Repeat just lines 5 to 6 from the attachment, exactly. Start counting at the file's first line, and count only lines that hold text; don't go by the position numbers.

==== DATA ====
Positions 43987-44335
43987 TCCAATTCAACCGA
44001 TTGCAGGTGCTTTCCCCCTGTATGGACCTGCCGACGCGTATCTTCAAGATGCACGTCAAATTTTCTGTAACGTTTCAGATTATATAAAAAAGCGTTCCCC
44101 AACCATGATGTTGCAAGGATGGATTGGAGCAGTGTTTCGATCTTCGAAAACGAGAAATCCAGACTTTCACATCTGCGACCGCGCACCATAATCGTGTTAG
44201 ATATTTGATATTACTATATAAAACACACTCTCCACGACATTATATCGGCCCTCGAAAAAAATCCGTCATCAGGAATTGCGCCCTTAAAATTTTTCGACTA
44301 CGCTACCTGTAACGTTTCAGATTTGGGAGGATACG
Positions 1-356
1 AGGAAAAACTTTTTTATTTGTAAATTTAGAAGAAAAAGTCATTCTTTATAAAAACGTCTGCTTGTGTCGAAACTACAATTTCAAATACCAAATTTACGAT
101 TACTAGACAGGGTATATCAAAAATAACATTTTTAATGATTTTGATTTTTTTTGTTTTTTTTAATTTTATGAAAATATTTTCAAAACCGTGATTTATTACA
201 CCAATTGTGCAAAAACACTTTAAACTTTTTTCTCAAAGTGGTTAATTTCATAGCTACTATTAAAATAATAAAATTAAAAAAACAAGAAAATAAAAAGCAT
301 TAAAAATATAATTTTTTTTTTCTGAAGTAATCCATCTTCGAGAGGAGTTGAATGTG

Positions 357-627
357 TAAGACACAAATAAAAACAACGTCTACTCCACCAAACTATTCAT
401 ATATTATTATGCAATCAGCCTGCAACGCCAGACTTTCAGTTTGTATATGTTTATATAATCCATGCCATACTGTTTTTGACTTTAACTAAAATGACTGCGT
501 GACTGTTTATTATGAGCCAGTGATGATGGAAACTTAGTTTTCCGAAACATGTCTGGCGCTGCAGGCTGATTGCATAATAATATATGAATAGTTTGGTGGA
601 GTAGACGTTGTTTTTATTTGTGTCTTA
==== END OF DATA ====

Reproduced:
44201 ATATTTGATATTACTATATAAAACACACTCTCCACGACATTATATCGGCCCTCGAAAAAAATCCGTCATCAGGAATTGCGCCCTTAAAATTTTTCGACTA
44301 CGCTACCTGTAACGTTTCAGATTTGGGAGGATACG